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About the author:
Lexi Whitlow is a small-town girl with big dreams. She spent her early years growing up between Virginia and North Carolina, playing in the dark rich dirt of Eastern North Carolina at her granddaddy's farm. She's a Southern as can be, and she spends her days chasing her five-year-old and her puggle (that's a pug-beagle hybrid, folks) and writing her ass off.
She holds a master's degree in English literature, and her mom is so proud she's "using her degree."
Lexi harbors a not-so-secret love for bad boys. She loves fighters, tough-as-nails cowboys, bikers, and criminals. Her husband is a scientist… but he has the heart of a bad boy for sure. She spends what little free time she has crocheting, painting, and going on long walks with her family.
Here is a short sample from the book:
I trip over a flaw in one of the floorboards and land squarely on my face. My foot aches, and the other leg feels unwieldy, unused. I roll over onto my back and then curl over onto my side. Tears come to my eyes because I’m helpless—a child, like he said.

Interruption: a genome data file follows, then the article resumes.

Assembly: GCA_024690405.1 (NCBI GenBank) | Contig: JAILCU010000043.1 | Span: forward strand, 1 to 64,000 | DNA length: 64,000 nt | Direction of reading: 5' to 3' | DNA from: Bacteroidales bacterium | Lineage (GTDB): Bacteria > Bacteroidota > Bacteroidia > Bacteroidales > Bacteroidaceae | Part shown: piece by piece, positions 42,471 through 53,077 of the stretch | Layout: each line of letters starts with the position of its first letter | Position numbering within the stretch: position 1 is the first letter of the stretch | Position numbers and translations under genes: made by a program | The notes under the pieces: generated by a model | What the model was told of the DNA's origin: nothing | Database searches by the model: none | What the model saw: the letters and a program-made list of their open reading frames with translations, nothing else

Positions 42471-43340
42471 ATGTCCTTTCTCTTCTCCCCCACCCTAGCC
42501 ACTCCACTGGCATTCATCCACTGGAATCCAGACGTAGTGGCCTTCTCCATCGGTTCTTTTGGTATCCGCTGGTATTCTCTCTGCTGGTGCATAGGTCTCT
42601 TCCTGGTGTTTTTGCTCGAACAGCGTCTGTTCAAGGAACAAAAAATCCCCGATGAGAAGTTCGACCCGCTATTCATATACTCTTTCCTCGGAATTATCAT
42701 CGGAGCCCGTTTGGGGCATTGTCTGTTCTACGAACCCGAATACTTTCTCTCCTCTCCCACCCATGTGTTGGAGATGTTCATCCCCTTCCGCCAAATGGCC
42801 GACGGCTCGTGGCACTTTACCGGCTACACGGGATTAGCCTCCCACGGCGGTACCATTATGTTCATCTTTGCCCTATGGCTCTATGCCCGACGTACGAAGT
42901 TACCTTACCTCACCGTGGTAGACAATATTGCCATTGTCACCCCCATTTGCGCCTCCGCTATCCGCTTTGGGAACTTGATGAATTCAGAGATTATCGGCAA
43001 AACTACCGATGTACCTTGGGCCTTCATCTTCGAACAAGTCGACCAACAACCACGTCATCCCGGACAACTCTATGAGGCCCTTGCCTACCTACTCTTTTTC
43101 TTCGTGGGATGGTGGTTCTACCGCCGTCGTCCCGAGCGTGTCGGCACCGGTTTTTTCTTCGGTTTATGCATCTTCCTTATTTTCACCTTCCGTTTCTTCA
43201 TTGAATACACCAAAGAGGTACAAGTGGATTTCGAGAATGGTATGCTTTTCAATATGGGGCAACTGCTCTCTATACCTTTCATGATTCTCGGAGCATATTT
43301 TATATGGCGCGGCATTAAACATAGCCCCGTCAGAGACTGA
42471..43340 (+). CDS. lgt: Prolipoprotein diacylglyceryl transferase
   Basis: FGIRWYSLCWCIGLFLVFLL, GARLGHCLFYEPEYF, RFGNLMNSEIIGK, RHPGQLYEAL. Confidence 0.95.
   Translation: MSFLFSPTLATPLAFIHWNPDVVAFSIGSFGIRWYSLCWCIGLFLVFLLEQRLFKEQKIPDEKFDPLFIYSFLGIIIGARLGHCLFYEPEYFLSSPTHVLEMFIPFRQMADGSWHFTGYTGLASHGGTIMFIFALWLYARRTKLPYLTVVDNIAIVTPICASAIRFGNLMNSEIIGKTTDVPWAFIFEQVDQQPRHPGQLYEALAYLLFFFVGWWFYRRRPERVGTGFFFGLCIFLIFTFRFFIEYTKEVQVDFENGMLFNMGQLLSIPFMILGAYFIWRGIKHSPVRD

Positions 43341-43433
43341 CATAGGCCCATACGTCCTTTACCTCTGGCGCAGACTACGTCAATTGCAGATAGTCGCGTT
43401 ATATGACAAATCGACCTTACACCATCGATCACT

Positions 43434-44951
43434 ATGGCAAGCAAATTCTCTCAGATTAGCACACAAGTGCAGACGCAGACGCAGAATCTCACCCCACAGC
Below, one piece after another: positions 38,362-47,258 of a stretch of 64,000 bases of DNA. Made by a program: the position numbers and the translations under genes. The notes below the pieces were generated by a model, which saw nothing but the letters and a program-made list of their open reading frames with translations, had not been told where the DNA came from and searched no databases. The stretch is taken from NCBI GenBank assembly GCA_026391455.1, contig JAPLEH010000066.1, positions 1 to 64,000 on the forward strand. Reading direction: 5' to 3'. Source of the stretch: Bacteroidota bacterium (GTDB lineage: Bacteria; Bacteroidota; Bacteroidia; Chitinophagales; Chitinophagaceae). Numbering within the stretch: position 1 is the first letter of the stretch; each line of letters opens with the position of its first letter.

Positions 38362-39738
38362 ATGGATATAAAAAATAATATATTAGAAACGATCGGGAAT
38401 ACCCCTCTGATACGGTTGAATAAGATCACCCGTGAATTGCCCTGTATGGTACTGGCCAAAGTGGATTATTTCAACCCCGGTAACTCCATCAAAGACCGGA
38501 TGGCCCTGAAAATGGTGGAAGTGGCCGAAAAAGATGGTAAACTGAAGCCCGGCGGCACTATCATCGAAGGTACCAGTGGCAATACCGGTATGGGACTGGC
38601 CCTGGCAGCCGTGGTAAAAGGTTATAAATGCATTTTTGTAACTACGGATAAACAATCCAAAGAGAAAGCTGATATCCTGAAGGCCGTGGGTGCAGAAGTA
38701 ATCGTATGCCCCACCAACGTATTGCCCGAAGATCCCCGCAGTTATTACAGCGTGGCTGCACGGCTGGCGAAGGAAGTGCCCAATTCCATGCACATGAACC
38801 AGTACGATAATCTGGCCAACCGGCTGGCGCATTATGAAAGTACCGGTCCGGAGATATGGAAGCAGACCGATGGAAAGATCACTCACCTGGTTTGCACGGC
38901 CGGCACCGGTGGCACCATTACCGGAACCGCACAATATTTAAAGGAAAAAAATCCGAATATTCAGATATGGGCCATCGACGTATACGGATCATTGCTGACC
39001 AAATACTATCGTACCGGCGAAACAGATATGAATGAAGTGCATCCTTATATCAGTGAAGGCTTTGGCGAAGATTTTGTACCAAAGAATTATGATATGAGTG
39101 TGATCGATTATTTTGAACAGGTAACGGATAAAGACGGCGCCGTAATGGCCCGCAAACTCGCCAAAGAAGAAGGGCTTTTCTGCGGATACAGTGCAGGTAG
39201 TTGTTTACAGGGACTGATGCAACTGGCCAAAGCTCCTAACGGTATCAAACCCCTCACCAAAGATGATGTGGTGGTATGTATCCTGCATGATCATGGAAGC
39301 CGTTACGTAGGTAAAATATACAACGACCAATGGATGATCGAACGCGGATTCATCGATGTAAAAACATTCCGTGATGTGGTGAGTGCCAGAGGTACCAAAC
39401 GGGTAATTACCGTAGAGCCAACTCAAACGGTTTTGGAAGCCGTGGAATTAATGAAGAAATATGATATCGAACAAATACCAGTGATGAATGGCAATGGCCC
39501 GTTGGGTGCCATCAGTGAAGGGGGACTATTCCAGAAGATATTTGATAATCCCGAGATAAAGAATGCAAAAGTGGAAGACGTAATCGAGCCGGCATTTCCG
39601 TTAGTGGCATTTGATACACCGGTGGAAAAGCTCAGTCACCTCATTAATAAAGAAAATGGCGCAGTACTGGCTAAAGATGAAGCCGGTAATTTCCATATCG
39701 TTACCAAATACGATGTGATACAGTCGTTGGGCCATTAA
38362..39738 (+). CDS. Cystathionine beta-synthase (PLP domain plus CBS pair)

He’s not the killer I initially thought he was, with his back room full of woodworking tools. He’s what he says he is. A recluse—one with secrets. But I’m beginning to think none of the secrets he has are all that interesting. He’s just mean. And bitter. And lonely.
I don’t vocalize my pain or ask for help. Instead, I pull myself to sitting and try to stand, using the platform of the bed to pull myself up. When I look up, Joe is standing next to me, and he offers a hand.
I take it, looking up at him, registering a look on his face I saw days ago but haven’t seen since.
“I’m sorry,” he says. His arm wraps around my back when he pulls me to standing, resting there for many seconds too long. The warmth of him envelops me, and he lifts me in his arms like I’m nothing. Weightless.
When he sits me down on the bed, he brushes the wild tangle of my curls behind one ear.
Leaning down, he kisses me, gently, with strong lips. I taste the snow, the sky, the open starkness of the mountain he calls his home. His hand goes to my neck, his thumb pressing into the hollow spot at the base of my collarbone.
In that moment, I understand him. And want him more than ever.